• abdominal cramps or bloating
  • headache
  • nausea
  • dizziness
  • increased appetite
  • breast tenderness
  • acne
  • mild allergic reaction*

Mild side effects of many drugs may go away within a few days to a couple of weeks. But if they become bothersome, talk with your doctor or pharmacist.

* To learn more about this side effect, see the “Allergic reaction” section below.

Serious side effects

Serious side effects from Opill can occur, but they aren’t common. If you have serious side effects from Opill, call your doctor right away. But if you think you’re having a medical emergency, you should call 911 or your local emergency number.

Serious side effects of Opill that have been reported include:

* To learn more about this side effect, see the “Allergic reaction” section below.

Allergic reaction

Some people may have an allergic reaction to Opill.

Symptoms of a mild allergic reaction can include:

  • skin rash
  • itchiness
  • flushing (temporary warmth, redness, or deepening of skin color)

A more severe allergic reaction is rare but possible. Symptoms of a severe allergic reaction can include swelling under your skin, usually in your eyelids, lips, hands, or feet. They can also include swelling of your tongue, mouth, or throat, which can cause difficulty breathing.

Call your doctor right away if you have an allergic reaction to Opill. But if you think you’re having a medical emergency, call 911 or your local emergency number.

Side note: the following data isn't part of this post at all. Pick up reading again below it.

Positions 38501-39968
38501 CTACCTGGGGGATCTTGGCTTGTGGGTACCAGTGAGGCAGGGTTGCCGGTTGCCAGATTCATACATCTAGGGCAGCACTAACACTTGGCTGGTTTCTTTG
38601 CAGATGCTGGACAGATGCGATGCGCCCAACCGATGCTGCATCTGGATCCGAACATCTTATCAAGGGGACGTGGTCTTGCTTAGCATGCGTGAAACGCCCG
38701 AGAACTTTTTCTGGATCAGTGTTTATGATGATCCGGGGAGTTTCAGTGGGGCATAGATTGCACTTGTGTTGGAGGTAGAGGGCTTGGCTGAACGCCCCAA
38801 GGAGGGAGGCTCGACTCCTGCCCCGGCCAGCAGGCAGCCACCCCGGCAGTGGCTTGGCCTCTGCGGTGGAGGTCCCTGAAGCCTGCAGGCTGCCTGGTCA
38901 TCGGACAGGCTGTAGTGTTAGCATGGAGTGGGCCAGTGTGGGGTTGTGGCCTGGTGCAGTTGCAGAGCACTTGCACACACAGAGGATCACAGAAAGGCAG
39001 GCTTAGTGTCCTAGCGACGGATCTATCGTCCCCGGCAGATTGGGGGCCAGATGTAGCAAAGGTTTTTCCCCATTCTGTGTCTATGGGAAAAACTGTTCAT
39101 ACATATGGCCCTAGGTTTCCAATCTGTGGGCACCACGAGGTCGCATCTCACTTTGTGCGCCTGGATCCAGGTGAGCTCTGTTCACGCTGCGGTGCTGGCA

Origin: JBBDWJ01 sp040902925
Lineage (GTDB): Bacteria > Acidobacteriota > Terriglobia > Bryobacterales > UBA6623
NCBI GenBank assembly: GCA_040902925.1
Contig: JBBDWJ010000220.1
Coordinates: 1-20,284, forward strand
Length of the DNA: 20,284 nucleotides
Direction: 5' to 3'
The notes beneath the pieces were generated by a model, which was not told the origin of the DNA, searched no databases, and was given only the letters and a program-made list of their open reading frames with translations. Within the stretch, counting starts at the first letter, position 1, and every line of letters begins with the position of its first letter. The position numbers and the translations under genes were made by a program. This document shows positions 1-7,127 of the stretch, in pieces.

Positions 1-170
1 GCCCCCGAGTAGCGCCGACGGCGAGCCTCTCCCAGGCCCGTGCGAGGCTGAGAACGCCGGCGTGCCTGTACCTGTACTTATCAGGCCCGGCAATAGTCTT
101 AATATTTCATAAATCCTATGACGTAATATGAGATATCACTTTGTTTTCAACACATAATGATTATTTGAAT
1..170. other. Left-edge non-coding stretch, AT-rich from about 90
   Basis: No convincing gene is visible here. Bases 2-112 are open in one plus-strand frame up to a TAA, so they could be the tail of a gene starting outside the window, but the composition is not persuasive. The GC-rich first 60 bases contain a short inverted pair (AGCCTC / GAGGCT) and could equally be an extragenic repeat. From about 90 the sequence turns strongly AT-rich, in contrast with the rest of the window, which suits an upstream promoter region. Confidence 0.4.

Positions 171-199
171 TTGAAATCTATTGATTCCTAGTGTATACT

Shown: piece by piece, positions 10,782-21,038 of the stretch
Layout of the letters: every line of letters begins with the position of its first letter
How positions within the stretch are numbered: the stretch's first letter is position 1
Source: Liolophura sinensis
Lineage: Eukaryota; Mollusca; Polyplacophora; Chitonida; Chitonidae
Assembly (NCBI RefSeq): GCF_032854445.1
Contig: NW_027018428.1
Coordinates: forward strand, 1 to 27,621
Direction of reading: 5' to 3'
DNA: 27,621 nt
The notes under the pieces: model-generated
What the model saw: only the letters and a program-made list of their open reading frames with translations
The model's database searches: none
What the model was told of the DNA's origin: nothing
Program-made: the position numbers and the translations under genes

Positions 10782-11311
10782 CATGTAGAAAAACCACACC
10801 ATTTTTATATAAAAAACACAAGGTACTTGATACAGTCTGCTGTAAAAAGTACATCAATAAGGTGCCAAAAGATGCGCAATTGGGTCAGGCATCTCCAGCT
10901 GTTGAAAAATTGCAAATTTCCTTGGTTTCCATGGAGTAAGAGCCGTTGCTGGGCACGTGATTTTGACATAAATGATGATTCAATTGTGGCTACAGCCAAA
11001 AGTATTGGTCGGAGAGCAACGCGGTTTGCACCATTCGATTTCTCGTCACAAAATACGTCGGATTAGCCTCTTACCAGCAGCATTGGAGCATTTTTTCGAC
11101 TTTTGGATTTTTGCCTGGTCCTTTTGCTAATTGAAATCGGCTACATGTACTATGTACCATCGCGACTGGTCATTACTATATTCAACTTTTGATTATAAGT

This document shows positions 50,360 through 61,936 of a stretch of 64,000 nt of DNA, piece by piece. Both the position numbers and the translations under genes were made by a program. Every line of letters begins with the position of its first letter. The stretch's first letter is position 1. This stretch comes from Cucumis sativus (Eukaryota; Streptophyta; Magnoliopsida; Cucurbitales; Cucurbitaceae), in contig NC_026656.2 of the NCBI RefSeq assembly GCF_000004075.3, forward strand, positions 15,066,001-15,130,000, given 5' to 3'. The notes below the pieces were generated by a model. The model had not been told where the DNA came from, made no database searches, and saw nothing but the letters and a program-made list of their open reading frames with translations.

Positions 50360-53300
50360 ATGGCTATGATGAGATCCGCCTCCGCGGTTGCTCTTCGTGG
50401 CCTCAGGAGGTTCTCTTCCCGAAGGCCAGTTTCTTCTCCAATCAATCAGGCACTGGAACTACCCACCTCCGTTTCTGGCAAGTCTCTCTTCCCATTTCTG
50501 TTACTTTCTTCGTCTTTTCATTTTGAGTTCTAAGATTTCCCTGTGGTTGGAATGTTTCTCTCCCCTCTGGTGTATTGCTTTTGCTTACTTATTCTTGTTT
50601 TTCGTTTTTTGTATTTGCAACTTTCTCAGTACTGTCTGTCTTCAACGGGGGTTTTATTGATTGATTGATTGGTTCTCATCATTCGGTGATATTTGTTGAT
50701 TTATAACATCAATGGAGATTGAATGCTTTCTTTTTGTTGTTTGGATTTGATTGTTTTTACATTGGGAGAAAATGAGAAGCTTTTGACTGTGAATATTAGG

Below is the commonly recommended dosage for Opill. Always take the dose recommended on the drug’s label.

Form and strength

Opill is available as an oral tablet in one strength: 0.075 milligrams (mg).

Recommended dosage

The recommended dosage is one tablet taken once every day. You should continue taking a tablet every day, even if you have menstrual bleeding or spotting. When you finish one pack of Opill (28 tablets), you should start the next pack the following day without a break.

You won’t be protected from pregnancy for the first 48 hours after starting Opill. You should use a barrier form of birth control, such as condoms, every time you have sex during this time.

To learn more about Opill’s dosage, see this article.

How to take

You should take your Opill tablet at the same time every day. Swallow it with water if needed.

Questions about taking Opill

Below are some commonly asked questions about taking Opill.

Can Opill be chewed, crushed, or split? You should swallow Opill tablets whole. Opill’s manufacturer doesn’t state whether you can chew, crush, or split Opill tablets. If you have difficulty swallowing pills, you can ask your doctor or pharmacist for advice.